An inflammatory disorder that affects the junction where the ribs attach to the sternum (breastbone). The costo-cartillage in the chest becomes painful. Movement of the rib cage will cause intense pain. Some people think they are having a heart attack.
Tietze’s Syndrome was named after a German surgeon called Alexander Tietze (1864-1927), who discovered the disease in 1921.
With Tietze’s syndrome, the cartilage in between the ribs and breastbone (the costal cartilage) is inflamed and swells, causing mild to intense pain that can mimic a heart attack. Tietze’s syndrome is not costochondritis; research found than in half the patients afflicted with Tietze’s syndrome, the pain lasts more than one year.
Tietze’s syndrome Symptoms Make an Entrance
It started when I was taken to the ER in 1992 with symptoms of a heart attack at age 26—a crushing feeling on my chest like an elephant was sitting on top of me, intense pain like nothing I had ever experienced, and the panic that was accompanying the >pain in my ribs.
This is What Tietze's Syndrome Pain Feels Like!
“There’s nothing wrong with you,” an impatient chest specialist told me after two months of trying to diagnose the excruciating pain in my chest. I had had tests for heart problems, blood disorders, stomach disorders…all to no avail. “You should consider seeing a psychiatrist,” he told me. I took him up on it, but a year later, I still had the pain (and a prescription for Valium).
The large amounts of ibuprofen I was consuming were doing a number on my stomach, and no over-the-counter medicine could stop the acid reflux that had become part of my daily life. I went to a new doctor to ask him for prescription strength Zantac. Being a new patient, he performed a thorough exam, listening to me as I asked him not to tap my chest. He did, anyway. “You’ve got Tietze’s Syndrome,” he said.
Is the pain worse when breathing? Sometimes even a little movement of the rib cage will cause intense pain.
Tietze’s syndrome clue #5
(Sometimes known as a CT or CAT scans) is one of the most exact ways to diagnose Tietze’s syndrome.
(Magnetic resonance imaging) can also be used to diagnose Tietze’s syndrome, according to research, which studied the disorder in 12 patients. It is an excellent way to diagnose both bone and cartilage disorders.
It is clear from the research that there is not just one way to diagnose Tietze’s syndrome, but what is clear is that you should have at least one diagnostic imaging technique done to rule out other causes of your bone pain and swelling. The odds of your Tietze’s syndrome being a tumor or skeletal tuberculosis might be small, but no one should suffer the anguish of not knowing exactly what is causing the pain. Insist that your doctor order one of the tests (an ultrasound can often be done in-office!), and get the peace of mind that you deserve!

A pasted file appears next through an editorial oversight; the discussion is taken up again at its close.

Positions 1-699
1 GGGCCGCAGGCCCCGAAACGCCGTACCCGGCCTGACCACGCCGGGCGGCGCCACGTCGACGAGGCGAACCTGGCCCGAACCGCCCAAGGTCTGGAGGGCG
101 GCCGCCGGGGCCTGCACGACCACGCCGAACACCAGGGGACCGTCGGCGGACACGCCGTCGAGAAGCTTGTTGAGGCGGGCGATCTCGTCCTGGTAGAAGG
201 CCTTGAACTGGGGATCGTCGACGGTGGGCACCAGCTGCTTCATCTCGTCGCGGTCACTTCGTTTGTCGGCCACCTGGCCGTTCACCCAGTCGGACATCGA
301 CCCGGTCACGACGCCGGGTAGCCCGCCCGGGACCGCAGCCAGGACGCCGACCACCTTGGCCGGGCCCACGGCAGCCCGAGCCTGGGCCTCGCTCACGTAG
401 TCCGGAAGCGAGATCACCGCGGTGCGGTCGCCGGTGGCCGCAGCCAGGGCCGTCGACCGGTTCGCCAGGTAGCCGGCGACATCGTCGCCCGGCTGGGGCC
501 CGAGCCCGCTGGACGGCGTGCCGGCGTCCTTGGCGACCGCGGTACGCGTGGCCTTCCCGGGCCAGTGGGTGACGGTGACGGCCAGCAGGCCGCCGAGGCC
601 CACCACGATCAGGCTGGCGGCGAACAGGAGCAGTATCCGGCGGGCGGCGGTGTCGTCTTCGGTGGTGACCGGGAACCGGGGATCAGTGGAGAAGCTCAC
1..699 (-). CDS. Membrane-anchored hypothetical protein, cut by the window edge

A sedimentation rate or C-reactive protein test can detect inflammation in Tietze’s which would be absent with costochondritis.
Cortisone shots into the cartilage can temporarily relive pain. These shots do have some side effects (such as temporary pain at the injection site).
These patients typically have pain that can last from weeks to years and it is chronic in nature. A similar syndrome called costochondritis is an acute inflammation of the costocartilage but can be differentiated from Tietze’s syndrome by a lack of swelling, an acute onset and course and it typically affects multiple ribs.
Medical treatment for Teitze’s syndrome is standard. Patients are prescribed NSAID’s like motrin or naprosyn. Doctors can also give corticosteroid injections at the site. Other patients are sent for physical therapy since pain can be worsened by motion. Unfortunately, none of these treatments is curative initially.
What Causes Tietze’s Syndrome?
The answer might surprise you; although researchers have yet to figure out exactly what causes Tietze’s Syndrome, they have some pretty good ideas, from as benign as coughing to as frightening as cancer. More than one of the following conditions in combination may cause Tietze ’s syndrome and it is often hard or even impossible to pinpoint an exact cause.
Trauma, Recurrent Microtrauma, or Intercostal hematoma.
A fast, unexpected movement could cause a pool of blood—a bruise—to form in the costal cartilage. Bruises (hematomas) in the cartilage joining the ribs to the breastbone (the intercostal area) have been seen in baseball players, but it could be cause by something as simple as shaking a rug. Recurrent episodes of micro trauma to the chest wall: boxing, karate and other martial arts, severe vomiting and/or coughing, are examples of where the chest could experience continuous trauma, but it could be as simple as lifting heavy objects in an awkward fashion over time.
Arthritis and related diseases.
Rarely, patients with psoriatic arthritis have reported Tietze’s syndrome; psoriatic arthritis is a condition where arthritis is accompanied by red patches of inflamed skin. Other arthritis related diseases (i.e. ankylosing spondylitis, reactive arthritis and Reiter’s disease) might also produce Tietze ’s syndrome.
Ulcerative colitis or Crohn’s disease.
Patients with inflammatory bowel disease such as ulcerative colitis and Crohn’s disease often report costochondritis and Tietze ’s syndrome.